I have been called to comment on the contentious issue of Ambalat, a maritime area located off the east Kalimantan coast which both Malaysia and Indonesia has laid claims. The Ambalat maritime area is believed to be a rich in oil and gas resources that has remained untapped.
The dispute over the Ambalat stretch of the Celebes sea began with the publication of a map by Malaysia in 1979, that showed Malaysia's territorial waters and continental shelf included Ambalat. Since then, the Indonesian government have repeatedly said that Ambalat will not be compromised, and shall rightfully belong to Indonesia. The claims and counter claims has not been contested officially by either Malaysia or Indonesia at the International Court of Justice; like that of Sipadan and Ligitan. Indonesia further claims that Ambalat waters has been breached by the Malaysian navy for no less than 13 time this year.
The recent skirmish between the navies of both Indonesia and Malaysia in the Ambalat waters that could have ignited into a 'duel' between the two navies, is a matter of grave concern to both the countries. The comments made by senior military officers of the Indonesian Armed Forces over the recent skirmish, is one that does not seek to compromise, but rather one that is provocative in nature. They even said that they have sufficient forces to counter any threats in defence of Ambalat, in snide reference to Malaysia's claims of the maritime area.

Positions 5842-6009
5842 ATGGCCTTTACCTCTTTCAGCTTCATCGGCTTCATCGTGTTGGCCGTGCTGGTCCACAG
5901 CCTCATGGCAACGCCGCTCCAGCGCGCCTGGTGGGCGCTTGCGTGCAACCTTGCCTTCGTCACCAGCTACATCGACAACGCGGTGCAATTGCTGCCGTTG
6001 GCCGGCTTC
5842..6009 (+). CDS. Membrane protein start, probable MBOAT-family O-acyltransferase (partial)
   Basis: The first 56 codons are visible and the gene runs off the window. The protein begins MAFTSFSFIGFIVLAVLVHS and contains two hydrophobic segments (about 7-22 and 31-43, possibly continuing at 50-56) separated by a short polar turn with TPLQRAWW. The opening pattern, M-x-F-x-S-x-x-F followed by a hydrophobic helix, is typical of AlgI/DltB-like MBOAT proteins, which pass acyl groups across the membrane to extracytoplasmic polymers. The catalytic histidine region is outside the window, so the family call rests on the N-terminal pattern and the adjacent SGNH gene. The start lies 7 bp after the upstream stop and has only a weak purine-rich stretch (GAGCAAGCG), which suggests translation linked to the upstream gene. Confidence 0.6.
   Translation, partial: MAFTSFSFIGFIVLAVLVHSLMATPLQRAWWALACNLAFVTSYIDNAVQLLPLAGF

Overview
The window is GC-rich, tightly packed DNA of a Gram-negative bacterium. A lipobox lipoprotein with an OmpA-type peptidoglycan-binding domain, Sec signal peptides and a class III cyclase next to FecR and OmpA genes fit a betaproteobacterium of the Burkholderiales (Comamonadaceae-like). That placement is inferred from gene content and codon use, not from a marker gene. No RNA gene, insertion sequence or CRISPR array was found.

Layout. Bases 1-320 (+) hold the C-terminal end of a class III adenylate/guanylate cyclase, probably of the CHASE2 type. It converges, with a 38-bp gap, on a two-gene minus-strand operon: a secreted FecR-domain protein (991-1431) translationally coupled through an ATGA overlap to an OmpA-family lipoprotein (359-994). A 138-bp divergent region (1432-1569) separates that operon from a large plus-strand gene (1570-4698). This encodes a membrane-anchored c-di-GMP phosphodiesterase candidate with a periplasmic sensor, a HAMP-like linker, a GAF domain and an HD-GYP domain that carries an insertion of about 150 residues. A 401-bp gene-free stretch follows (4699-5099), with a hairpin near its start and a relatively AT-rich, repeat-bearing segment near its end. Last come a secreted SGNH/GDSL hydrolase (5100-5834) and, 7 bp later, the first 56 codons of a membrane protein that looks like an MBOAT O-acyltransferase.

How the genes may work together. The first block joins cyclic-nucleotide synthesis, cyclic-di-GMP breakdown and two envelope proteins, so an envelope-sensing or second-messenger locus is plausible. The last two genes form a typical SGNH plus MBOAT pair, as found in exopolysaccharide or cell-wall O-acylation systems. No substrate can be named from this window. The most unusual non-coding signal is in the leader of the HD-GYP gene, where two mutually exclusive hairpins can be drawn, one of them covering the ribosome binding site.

Even Indonesian President Susilo Bambang is reported to have said quite categorically that he will not compromise on the issue of Ambalat with Malaysia, and is persistent that Ambalat belongs rightfully to Indonesia. He however recognises that a conflict option over this issue is to avoided, as it will only cause hardship to the Indonesian people. And likewise, he believes the same will be felt by the Malaysian people.
Malaysian leaders have somewhat been making subdued statements over the Ambalat issue, with DPM Muhyiddin Yasin appealing recently “to all parties in Indonesia and Malaysia to avoid provocative moves over the disputed Ambalat waters”. There is now a proposal to cease naval patrolling within the Ambalat maritime area. But will Indonesia heed to such a proposal?
Indonesian bloggers are having a field day at commenting on the issue of Ambalat, with some even suggesting that Indonesia should 'ganyang Malaysia', a famous phrase used by President Sukarno during his confrontation with Malaysia in the early 60's. And will we be able to stand up to such a call?
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